Treasury, IRS updates tax rules to include married, same-sex couples

A new version of the bill will be introduced on Friday.

A new version of the bill will be introduced on Friday.

WASHINGTON – The U.S. Department of the Treasury and the Internal Revenue Service (IRS) announced Thursday that all legally-married same-sex couples, regardless of where they live, will be recognized for federal tax purposes.

Under the new rules, same-sex couples who are legally married will be treated as married for all federal tax purposes, including income, estate and gift taxes. The ruling applies regardless of whether the couple resides in a state or jurisdiction that recognizes their marriage.

Treasury Secretary Jacob Lew said the new rules will provide “clear, coherent tax filing guidance for all legally married same-sex couples nationwide.”

Lew said the regulations also make clear that legally married same-sex couples will be able to move freely throughout the country and their federal tax filing status will not change.

The rules will cover all federal tax provisions where marriage is a factor including the taxpayer’s filing status, personal and dependent exemptions and standard deductions, and will apply to any same-sex marriage legally entered into in any state where such a marriage is recognized.

It will also cover such marriages recognized by U.S. territories, foreign nations and the District of Columbia.

The government said that the statute of limitations for filing a refund claim was generally three years from the date the return was filed or two years from the date the tax was paid, whichever was later. As a result, the government said that refund claims can still be filed for tax years 2010, 2011 and 2012.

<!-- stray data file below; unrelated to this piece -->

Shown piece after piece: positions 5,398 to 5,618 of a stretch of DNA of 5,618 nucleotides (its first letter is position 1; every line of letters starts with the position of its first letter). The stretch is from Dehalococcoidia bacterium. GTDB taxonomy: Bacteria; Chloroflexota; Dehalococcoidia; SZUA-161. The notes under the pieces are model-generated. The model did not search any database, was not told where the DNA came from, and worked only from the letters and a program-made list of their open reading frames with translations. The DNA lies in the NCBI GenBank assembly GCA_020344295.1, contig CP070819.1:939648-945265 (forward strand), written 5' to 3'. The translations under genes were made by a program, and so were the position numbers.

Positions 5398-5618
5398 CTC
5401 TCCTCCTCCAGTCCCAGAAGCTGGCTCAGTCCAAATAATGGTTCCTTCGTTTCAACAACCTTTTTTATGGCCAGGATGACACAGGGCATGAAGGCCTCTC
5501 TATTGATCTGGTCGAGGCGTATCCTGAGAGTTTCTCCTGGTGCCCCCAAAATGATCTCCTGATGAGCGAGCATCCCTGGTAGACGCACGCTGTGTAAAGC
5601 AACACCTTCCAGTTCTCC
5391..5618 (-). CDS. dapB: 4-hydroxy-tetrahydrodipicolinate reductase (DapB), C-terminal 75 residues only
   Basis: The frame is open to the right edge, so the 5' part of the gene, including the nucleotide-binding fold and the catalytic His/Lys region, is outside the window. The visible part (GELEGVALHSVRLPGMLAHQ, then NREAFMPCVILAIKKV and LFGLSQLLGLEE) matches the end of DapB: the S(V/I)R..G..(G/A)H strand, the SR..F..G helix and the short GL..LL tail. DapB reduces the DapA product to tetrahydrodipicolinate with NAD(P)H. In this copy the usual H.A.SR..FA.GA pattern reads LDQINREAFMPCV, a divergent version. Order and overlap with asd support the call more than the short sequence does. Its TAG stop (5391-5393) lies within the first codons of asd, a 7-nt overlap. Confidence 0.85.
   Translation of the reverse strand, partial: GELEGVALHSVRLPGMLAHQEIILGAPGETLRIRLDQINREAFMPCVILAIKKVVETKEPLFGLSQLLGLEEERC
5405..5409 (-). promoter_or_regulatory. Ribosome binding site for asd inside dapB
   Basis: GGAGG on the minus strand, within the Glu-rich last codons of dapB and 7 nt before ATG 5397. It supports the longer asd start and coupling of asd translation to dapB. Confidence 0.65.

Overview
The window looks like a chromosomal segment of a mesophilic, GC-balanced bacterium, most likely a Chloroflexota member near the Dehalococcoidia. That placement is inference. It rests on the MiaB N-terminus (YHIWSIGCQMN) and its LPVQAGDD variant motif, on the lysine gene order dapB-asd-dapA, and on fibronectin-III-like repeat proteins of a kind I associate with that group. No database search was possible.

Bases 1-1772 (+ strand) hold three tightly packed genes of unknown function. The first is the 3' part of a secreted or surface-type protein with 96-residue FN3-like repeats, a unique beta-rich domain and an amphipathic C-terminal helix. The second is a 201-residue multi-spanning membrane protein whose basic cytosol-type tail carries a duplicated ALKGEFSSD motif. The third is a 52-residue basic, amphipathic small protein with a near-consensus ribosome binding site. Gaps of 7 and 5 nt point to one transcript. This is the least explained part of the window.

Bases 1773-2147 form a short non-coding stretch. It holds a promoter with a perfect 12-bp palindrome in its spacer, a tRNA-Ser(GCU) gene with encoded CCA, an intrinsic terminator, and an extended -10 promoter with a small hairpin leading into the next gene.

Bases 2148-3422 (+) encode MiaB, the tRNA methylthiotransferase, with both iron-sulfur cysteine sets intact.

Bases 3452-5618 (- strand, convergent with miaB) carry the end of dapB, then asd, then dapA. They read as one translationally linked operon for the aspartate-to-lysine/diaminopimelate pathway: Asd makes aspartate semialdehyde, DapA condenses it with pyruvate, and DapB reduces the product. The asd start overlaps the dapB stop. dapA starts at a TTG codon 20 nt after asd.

The policy change comes in response to the recent Supreme Court decision, which held Section 3 of the Defense of Marriage Act (DOMA) unconstitutional, as it prohibited the federal government from recognizing the legal marriages of same-sex couples.

The ruling came in a case filed by Edie Windsor, a resident of New York, who was forced to pay federal estate taxes after the death of Thea Spyer, her lesbian spouse.

Prior to Thursday’s announcement, lawfully married same-sex couples were forced to declare themselves “unmarried” on their federal income tax returns, and transfers of property, gifts and inheritances between same-sex spouses were taxed, unlike those between opposite-sex spouses – as was the case in Windsor’s challenge to DOMA.

“With today’s ruling, committed and loving gay and lesbian married couples will now be treated equally under our nation’s federal tax laws, regardless of what state they call home,” said Human Rights Campaign president Chad Griffin. “These families finally have access to crucial tax benefits and protections previously denied to them under the discriminatory Defense of Marriage Act.”

Also Thursday, the U.S. Department of Health and Human Services (HHS) announced that all beneficiaries in private Medicare plans have access to equal coverage when it comes to care in a nursing home where their spouse lives.

Agencies are expected to continue to announce decisions on how benefits will flow to same-sex couples.

Associated Press contributed to this report.

This Story Filed Under